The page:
In relation to Parenting matters, the child’s best interests is the Court’s paramount consideration.

Clients will often ask us, “Do my children have to visit the other parent if they don’t want to?” and, “At what age can my children decide where they want to live and what time they spend with the other parent?” The short answer is, there is no specific age. The Family Law Act 1975 (“the Act”) does not prescribe an age whereby the Court must follow the views of the child. While the general consensus amongst Family Lawyers is that as the children grow older, and generally by the age of around 14 or 15 years, the Court will start to give more weight to their views, it is important to remember that every child is different. The circumstances of each parenting matter must be assessed on a case-by-case basis.

While the Court must take into account and give genuine consideration to a child’s views, it is not the determining factor, and the Court is not bound by them.

In determining the child’s best interests, the primary considerations that the Court must take into account in accordance with section 60CC of the Act are:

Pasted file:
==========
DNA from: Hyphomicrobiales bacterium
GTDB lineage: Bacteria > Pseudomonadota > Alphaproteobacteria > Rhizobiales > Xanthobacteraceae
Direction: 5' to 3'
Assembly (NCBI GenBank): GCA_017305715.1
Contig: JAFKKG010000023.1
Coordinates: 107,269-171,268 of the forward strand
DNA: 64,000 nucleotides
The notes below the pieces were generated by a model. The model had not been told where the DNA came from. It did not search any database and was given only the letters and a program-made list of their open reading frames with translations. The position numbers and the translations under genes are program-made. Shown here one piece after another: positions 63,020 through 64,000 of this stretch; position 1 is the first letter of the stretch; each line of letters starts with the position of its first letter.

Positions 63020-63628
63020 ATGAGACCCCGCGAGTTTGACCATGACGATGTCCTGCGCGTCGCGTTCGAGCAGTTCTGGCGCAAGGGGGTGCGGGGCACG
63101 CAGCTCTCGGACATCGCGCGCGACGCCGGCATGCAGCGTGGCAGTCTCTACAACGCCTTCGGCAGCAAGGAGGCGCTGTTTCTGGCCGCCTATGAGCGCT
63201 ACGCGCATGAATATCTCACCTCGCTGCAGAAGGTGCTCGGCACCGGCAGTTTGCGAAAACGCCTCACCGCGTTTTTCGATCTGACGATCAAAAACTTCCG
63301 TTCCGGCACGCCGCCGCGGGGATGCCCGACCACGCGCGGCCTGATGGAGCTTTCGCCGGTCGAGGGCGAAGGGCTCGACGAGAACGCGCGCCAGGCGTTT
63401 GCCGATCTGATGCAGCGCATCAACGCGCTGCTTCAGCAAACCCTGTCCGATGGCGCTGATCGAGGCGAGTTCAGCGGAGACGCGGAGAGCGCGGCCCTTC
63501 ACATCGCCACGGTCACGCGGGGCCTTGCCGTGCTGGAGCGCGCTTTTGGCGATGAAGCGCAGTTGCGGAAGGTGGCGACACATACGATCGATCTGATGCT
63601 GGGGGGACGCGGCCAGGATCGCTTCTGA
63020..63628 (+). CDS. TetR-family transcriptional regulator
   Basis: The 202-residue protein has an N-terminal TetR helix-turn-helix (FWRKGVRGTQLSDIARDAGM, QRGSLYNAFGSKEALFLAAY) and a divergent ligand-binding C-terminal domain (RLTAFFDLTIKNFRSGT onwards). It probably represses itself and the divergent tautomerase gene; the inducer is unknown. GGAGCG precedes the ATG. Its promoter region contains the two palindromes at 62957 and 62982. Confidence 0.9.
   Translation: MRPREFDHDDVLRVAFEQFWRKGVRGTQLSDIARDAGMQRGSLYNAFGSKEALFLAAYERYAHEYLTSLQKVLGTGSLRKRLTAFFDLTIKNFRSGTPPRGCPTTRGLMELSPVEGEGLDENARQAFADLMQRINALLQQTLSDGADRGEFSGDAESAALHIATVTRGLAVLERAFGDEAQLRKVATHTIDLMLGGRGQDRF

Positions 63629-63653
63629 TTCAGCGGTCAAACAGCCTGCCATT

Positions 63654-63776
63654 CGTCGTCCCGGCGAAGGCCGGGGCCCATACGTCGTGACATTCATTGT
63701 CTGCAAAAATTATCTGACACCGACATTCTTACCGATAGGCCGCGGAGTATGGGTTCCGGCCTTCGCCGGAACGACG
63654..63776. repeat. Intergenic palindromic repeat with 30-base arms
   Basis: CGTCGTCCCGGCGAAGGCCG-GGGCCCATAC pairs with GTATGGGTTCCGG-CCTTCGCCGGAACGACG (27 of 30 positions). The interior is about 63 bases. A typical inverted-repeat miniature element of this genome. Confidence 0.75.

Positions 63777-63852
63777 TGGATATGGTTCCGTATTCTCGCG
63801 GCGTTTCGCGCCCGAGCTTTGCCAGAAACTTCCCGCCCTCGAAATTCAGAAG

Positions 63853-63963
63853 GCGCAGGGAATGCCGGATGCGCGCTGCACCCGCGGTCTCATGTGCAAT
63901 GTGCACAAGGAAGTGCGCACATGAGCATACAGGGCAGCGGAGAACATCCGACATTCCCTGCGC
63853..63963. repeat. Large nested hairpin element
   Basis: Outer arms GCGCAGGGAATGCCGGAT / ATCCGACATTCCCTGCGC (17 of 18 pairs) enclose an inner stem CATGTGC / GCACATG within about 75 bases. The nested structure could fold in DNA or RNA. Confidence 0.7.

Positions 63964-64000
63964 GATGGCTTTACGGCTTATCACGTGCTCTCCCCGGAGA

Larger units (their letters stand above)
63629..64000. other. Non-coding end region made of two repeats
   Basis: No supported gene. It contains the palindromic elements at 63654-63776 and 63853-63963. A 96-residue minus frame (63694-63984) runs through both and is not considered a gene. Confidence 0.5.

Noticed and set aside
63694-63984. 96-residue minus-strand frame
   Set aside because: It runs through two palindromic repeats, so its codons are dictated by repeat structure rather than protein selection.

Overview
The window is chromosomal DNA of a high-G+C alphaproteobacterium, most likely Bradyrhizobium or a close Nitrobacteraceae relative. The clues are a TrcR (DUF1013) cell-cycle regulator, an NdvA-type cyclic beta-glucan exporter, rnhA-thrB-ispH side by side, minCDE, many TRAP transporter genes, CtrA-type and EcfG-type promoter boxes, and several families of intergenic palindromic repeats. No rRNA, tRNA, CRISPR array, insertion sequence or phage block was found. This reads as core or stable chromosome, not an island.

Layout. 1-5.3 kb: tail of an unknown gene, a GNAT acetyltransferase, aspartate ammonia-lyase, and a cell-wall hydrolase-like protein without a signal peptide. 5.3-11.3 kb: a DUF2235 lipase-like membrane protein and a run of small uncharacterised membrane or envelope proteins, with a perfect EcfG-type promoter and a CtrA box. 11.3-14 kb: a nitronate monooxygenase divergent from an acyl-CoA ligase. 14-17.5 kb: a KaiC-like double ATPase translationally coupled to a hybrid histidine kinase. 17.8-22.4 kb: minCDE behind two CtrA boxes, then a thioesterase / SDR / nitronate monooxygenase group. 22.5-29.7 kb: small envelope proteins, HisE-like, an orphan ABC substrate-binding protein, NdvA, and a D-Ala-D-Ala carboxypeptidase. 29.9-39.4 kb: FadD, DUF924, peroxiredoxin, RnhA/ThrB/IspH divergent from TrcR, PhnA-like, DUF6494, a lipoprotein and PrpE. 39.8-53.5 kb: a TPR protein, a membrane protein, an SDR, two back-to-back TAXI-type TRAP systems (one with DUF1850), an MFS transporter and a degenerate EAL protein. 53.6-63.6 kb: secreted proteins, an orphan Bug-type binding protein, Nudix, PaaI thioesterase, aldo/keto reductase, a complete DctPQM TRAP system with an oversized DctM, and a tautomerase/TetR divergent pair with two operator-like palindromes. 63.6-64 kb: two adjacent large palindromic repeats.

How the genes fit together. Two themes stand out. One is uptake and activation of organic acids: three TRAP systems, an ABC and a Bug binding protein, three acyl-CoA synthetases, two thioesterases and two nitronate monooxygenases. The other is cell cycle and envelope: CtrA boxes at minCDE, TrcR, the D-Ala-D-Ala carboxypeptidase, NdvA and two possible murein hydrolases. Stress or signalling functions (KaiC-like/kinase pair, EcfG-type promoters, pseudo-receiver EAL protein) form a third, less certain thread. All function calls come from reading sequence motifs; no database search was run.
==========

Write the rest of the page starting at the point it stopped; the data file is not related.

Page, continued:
• a) The benefit to the child of having a meaningful relationship with both parents; and
  • b) The need to protect the child from physical or psychological harm from being subjected to, or exposed to, abuse, neglect or family violence. (The Court is to give greater weight to the consideration in subparagraph b).

Additional considerations that the Court must take into account include, but are not limited to:

  • c) Any views expressed by the child and any factors (such as the child's maturity or level of understanding) that the Court thinks are relevant to the weight it should give to the child's views.
  •  d) The nature of the relationship of the child with each of the child's parents and other persons (including any grandparent or other relative of the child).
  •  e) The extent to which each of the child's parents has taken, or failed to take, the opportunity to participate in making decisions about major long-term issues in relation to the child, to spend time with the child and to communicate with the child.

The above is not an exhaustive list and the Court has discretion as to what importance to give to each consideration. Parents have an obligation to encourage and facilitate the child having a meaningful relationship with both parents. Children are highly impressionable and therefore, their views and wishes about their living arrangements may not necessarily be accurate nor in their best interests.

In the recent case of Bondelomonte and Bondelmonte & Anor [2017] HCA 8, the High Court of Australia considered the issue of the children’s views in a parenting matter.

In that case, the father appealed against Orders made that the children, (two boys aged almost 15 years and almost 17 years), return to Australia from New York despite the children’s views to the contrary.